MADISON, Wis. (Legal Newsline) – As Wisconsin Republicans and their governor push a legal reform agenda that includes a bill that would reform the state’s electronic discovery and class action rules, a lobbying firm seeking to derail it on behalf of the state's trial lawyers may be at odds on this one with other clients it has represented.
In opposing AB 773/SB 645, The Firm Consulting is lobbying for the interests of the state’s trial lawyers group – the Wisconsin Association for Justice. Yet, according to its website, The Firm Consulting also has lobbied in the past for several companies that find themselves the targets of these trial lawyers’ lawsuits, including Union Pacific, CVS, Dish Network, AT&T, Tesla, Uber and Aetna.
The Firm Consulting also has lobbied for associations like the Greater Madison Chamber of Commerce, the Association of Dental Service Organizations and the National Restaurant Association.
"We’re known for our bipartisan relationships and ability to influence public policy, but we’re valued for our big picture thinking, problem-solving and ability to get the job done," the firm's website reads.
While it may seem odd that a lobbying firm that routinely represents business interests would take up a fight for a group that routinely works against business interests, it's not the only challenge to getting the bill out of the Senate Judiciary and onto the full Senate, where it would likely pass.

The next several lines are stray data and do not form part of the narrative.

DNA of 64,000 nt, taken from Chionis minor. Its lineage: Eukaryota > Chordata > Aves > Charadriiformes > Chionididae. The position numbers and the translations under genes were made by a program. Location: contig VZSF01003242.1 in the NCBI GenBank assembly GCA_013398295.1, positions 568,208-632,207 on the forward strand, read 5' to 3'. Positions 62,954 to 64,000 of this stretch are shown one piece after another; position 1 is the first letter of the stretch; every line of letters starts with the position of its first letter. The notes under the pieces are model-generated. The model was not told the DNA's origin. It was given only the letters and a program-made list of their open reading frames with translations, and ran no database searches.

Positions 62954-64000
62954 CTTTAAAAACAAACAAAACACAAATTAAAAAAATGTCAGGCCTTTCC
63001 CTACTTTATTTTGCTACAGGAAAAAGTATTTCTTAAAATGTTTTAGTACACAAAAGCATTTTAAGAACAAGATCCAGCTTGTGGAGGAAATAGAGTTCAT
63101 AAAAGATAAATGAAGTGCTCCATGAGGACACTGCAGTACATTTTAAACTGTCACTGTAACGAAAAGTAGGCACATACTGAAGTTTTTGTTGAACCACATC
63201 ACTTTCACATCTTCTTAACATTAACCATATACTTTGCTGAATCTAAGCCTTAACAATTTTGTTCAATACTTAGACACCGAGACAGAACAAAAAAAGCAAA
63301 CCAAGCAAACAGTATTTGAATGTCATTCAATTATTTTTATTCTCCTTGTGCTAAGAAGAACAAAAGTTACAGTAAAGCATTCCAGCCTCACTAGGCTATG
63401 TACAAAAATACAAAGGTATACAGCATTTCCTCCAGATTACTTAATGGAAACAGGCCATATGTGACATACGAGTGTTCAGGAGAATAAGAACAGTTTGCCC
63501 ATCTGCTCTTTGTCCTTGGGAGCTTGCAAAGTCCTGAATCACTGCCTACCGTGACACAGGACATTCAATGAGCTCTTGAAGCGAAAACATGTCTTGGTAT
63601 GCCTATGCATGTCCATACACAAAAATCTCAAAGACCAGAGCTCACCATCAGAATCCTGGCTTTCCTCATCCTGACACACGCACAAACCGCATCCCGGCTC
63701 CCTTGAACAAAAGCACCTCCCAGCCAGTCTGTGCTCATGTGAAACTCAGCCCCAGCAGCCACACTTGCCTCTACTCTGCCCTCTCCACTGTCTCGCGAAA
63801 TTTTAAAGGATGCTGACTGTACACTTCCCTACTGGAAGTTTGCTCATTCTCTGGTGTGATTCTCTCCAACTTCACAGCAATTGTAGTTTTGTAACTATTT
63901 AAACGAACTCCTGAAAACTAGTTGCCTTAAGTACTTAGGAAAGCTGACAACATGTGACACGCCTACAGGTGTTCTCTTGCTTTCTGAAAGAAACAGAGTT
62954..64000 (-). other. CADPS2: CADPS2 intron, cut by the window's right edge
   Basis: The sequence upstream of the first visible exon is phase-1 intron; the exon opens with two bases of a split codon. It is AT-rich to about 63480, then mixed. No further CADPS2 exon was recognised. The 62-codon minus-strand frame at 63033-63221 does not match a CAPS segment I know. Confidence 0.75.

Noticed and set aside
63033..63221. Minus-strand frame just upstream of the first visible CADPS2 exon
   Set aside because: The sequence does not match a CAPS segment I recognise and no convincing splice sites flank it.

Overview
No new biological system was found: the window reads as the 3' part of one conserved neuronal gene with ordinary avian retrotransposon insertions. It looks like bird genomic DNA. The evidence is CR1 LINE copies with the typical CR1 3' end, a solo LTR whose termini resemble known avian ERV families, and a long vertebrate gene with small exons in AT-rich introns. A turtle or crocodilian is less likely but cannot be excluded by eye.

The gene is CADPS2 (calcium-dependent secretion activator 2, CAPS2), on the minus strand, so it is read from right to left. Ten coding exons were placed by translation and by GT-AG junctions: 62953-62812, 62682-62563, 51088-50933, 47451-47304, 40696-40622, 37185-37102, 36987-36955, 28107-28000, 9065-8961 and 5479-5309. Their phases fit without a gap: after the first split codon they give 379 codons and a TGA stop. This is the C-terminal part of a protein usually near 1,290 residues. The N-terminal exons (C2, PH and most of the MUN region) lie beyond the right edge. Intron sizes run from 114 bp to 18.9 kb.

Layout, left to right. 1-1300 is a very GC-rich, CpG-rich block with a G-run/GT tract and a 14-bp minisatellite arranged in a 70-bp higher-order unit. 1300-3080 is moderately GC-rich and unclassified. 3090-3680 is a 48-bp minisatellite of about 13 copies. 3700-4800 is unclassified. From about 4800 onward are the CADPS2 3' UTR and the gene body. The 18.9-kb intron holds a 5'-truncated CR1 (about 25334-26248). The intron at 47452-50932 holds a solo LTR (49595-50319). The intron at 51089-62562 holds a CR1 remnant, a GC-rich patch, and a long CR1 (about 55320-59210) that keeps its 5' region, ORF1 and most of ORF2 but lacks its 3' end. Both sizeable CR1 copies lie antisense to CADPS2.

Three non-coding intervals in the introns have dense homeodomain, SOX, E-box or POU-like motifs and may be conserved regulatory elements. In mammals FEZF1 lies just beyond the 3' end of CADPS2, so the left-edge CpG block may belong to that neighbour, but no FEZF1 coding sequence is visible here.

Republican Gov. Scott Walker, who flagged the importance of the reforms in his recent state of the state address, has members of his own party working against the bill in the Assembly.
State Reps. Ron Tusler and Cody Horlacher, who are both personal injury lawyers and members of the Assembly Committee on Judiciary, are proposing an amendment that would essentially gut the reforms.
As drafted, though, AB 773/SB 645 would also regulate lawsuit lending and lower interest charged to insurers for overdue claims, and it has plenty of support from business interests and legal reform groups.
The Wisconsin Civil Justice Council says the proposals outlined in the bill are fair and reasonable to all parties and provide efficiency to the state's civil litigation process.
It says proposed discovery reforms will save litigation costs for both parties and would be in line with what already has been adopted by federal court. Regarding class action reforms, the current proposal also would align with procedures followed in federal court, particularly with Rule 23 in providing needed specificity, clarity and consistency, and would make Wisconsin the 48th state to adopt the federal rule.
Business leaders and legal reform organizations are overwhelmingly supportive of the bill and gathered to voice that support at a Jan. 30 meeting of the Senate Committee on Judiciary and Public Safety.
But the previous day, Tusler and Horlacher filed an amendment to the bill, eliminating three legal reform aspects of the bill while keeping the Rule 23 suggestion..
The Wisconsin Association for Justice also filed testimony through the group's president-elect, Edward Robinson.
"WAJ hopes to work with members of this committeeto adopt amendments that will strengthen this bill to achieve greater commonality with the Federal rules governing civil procedure," Robinson wrote.